- Open Access
Local tumor control and toxicity in HIV-associated anal carcinoma treated with radiotherapy in the era of antiretroviral therapy
© Oehler-Jänne et al; licensee BioMed Central Ltd. 2006
- Received: 11 May 2006
- Accepted: 18 August 2006
- Published: 18 August 2006
To investigate the outcome of HIV-seropositive patients under highly active antiretroviral treatment (HAART) with anal cancer treated with radiotherapy (RT) alone or in combination with standard chemotherapy (CT).
Patients and methods
Clinical outcome of 81 HIV-seronegative patients (1988 – 2003) and 10 consecutive HIV-seropositive patients under HAART (1997 – 2003) that were treated with 3-D conformal RT of 59.4 Gy and standard 5-fluorouracil and mitomycin-C were retrospectively analysed. 10 TNM-stage and age matched HIV-seronegative patients (1992 – 2003) were compared with the 10 HIV-seropositive patients. Pattern of care, local disease control (LC), overall survival (OS), cancer-specific survival (CSS), and toxicity were assessed.
RT with or without CT resulted in complete response in 100 % of HIV-seropositive patients. LC was impaired compared to matched HIV-seronegative patients after a median follow-up of 44 months (p = 0.03). OS at 5 years was 70 % in HIV-seropositive patients receiving HAART and 69 % in the matched controls. Colostomy-free survival was 70 % (HIV+) and 100 % (matched HIV-) and 78 % (all HIV-). No HIV-seropositive patient received an interstitial brachytherapy boost compared to 42 % of all HIV-seronegative patients and adherence to chemotherapy seemed to be difficult in HIV-seropositive patients. Acute hematological toxicity reaching 50 % was high in HIV-seropositive patients receiving MMC compared with 0 % in matched HIV-seronegative patients (p = 0.05) or 12 % in all HIV-seronegative patients. The rate of long-term side effects was low in HIV-seropositive patients.
Despite high response rates to organ preserving treatment with RT with or without CT, local tumor failure seems to be high in HIV-positive patients receiving HAART. HIV-seropositive patients are subject to treatment bias, being less likely treated with interstitial brachytherapy boost probably due to HIV-infection, and they are at risk to receive less chemotherapy.
- Overall Survival
- Anal Cancer
- Local Tumor Control
- Brachytherapy Boost
- Primary Radical Surgery
The incidence of cancer of the anal canal is rising due to the increasing prevalence of HIV-infection and HPV-infection [1–4]. Standard therapy for invasive anal cancer is radiotherapy (RT) or chemo-radiation resulting in local tumor control (LC) rates and disease-free survival (DFS) in HIV-seronegative patients approaching 72 % and 73 %, respectively [5–7]. Few data exist on treatment outcome in HIV-seropositive individuals. Retrospective survival analyses of cohort patients in the pre-HAART era indicate that HIV-infection is associated with poorer outcome after combined chemo-radiation [7–10]. Though, some investigators reported lower doses of RT and chemotherapy being applied in patients with HIV-infection [3, 11]. Side-effects tended to be more frequent and more intense in HIV-seropositive patients without HAART than in HIV-seronegative patients in some reports [12–14] whereas in others acute toxicity was moderate . The increased likelihood of therapy-related toxicity correlated with low CD4 count in HIV-seropositive patients in the pre-HAART era in one report .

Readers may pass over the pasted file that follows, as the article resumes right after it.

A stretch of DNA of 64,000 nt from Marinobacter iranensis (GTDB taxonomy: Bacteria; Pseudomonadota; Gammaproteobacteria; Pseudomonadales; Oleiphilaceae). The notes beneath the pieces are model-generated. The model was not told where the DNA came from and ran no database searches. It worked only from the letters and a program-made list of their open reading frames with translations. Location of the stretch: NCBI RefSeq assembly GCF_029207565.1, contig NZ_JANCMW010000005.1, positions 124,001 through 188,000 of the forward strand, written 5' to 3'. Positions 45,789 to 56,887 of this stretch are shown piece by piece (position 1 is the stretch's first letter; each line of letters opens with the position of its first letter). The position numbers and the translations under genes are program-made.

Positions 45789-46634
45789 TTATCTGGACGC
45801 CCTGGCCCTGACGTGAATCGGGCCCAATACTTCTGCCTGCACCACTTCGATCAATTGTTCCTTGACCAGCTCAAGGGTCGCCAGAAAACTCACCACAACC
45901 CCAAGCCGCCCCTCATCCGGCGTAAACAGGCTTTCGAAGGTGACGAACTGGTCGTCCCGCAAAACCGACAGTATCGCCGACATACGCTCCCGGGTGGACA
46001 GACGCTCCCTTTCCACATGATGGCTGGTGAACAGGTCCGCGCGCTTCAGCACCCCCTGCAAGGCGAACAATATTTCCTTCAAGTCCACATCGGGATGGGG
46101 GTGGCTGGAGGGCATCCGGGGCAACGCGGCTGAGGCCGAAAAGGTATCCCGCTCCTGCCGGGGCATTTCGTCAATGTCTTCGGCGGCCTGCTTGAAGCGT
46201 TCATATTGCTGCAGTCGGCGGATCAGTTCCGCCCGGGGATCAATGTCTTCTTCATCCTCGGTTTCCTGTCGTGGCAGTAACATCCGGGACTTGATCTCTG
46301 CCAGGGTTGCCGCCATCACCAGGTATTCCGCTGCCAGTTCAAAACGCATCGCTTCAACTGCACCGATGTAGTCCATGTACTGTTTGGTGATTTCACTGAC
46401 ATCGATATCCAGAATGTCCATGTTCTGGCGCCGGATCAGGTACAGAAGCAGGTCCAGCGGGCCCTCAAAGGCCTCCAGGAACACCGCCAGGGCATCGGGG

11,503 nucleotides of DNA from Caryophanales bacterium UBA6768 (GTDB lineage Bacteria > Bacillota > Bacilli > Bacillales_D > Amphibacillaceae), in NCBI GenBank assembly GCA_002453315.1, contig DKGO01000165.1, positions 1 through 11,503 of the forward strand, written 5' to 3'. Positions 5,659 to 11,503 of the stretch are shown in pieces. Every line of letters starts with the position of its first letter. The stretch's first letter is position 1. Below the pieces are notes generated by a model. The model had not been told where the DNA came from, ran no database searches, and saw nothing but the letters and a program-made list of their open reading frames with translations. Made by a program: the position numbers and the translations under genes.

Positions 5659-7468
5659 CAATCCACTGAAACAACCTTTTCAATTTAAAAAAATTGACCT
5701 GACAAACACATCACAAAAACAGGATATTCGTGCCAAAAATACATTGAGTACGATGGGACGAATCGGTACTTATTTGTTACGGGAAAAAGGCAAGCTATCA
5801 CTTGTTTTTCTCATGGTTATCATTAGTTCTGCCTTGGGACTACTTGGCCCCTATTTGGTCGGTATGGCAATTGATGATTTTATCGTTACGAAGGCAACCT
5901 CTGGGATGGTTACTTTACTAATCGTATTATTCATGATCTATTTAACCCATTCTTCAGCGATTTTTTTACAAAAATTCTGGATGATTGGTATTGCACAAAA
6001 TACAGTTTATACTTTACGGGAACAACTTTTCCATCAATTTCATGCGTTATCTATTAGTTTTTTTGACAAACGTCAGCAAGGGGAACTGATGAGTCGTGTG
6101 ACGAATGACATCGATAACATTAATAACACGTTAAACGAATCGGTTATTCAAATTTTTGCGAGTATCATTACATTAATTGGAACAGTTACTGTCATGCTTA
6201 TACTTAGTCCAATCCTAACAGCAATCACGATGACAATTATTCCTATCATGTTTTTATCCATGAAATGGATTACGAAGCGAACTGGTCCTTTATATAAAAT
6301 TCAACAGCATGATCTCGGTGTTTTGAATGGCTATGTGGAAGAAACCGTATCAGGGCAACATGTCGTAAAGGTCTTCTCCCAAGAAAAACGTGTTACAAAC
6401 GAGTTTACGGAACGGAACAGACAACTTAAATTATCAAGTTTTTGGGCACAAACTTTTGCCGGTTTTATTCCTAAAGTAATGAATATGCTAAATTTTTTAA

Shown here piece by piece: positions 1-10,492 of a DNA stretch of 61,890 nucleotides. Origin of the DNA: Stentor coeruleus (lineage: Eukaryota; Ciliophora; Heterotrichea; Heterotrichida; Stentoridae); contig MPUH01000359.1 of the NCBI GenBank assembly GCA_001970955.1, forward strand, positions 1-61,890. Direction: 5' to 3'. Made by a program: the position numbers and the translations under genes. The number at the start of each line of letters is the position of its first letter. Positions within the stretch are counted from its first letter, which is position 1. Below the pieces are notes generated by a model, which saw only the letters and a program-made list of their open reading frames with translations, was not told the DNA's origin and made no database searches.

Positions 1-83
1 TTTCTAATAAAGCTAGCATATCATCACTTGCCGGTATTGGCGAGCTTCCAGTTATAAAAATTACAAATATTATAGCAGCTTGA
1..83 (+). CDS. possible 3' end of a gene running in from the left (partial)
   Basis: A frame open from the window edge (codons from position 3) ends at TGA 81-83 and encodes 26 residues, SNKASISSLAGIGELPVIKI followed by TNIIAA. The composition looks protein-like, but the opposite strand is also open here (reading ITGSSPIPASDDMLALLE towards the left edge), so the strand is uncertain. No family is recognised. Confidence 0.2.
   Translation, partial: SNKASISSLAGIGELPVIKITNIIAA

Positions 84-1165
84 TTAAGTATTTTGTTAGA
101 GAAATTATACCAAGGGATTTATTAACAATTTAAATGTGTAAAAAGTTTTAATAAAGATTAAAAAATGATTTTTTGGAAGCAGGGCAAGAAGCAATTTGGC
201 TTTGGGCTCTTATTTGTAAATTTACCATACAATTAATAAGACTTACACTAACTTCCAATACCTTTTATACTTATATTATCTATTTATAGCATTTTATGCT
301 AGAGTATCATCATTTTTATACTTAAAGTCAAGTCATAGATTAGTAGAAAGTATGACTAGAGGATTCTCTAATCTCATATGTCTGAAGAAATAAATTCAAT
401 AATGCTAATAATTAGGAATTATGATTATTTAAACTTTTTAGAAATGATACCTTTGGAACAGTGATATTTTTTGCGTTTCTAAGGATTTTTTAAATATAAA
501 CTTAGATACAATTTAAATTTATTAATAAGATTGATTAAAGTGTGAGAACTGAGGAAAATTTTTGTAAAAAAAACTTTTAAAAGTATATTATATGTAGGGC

The introduction of HAART resulted in an increase of CD4 counts in responders and prolongation of survival. The influence of HAART on concomitant cancer treatment-related toxicity and treatment outcome of anal cancer remains controversial. Analysing very small patient cohorts, some authors showed no changes of the overall survival (OS) rates of anal cancer since the introduction of HAART  while others reported favorable treatment and toxicity outcome compared with results of the non-HIV population [17, 18].
The aim of this study was to investigate clinical characteristics of HIV-seropositive and HIV-seronegative patients and whether the outcome in respect of treatment toxicity and survival after standard curative 3-D conformal RT with or without chemotherapy (CT) of invasive cancer of the anal canal is comparable between HIV-seropositive patients receiving HAART and stage and age matched HIV-seronegative patients.
Ninety-one patients presenting with histologically proven invasive carcinoma of the anal canal between 1988 and 2003 at the Department of Radiation Oncology, Zurich, were treated with curative 3-D conformal RT alone or combined with CT. First, clinical characteristics, pattern of care and outcome of 81 HIV-seronegative patients were retrospectively analysed. Then, 10 consecutive HIV-seropositive patients receiving HAART (1997 and 2003) were retrospectively compared to 10 HIV-seronegative patients (1992 – 2003) matching for TNM-stage and age. Selection of matched HIV-negative patients was as follows: of 81 HIV-seronegative patients with invasive carcinoma of the anal canal, 42 patients matched for TNM-stage and of these 42 patients 10 patients corresponded for age and grading. After obtaining informed consent and internal institutional review approval, clinical outcome was analyzed by reviewing medical records and interviews of patients.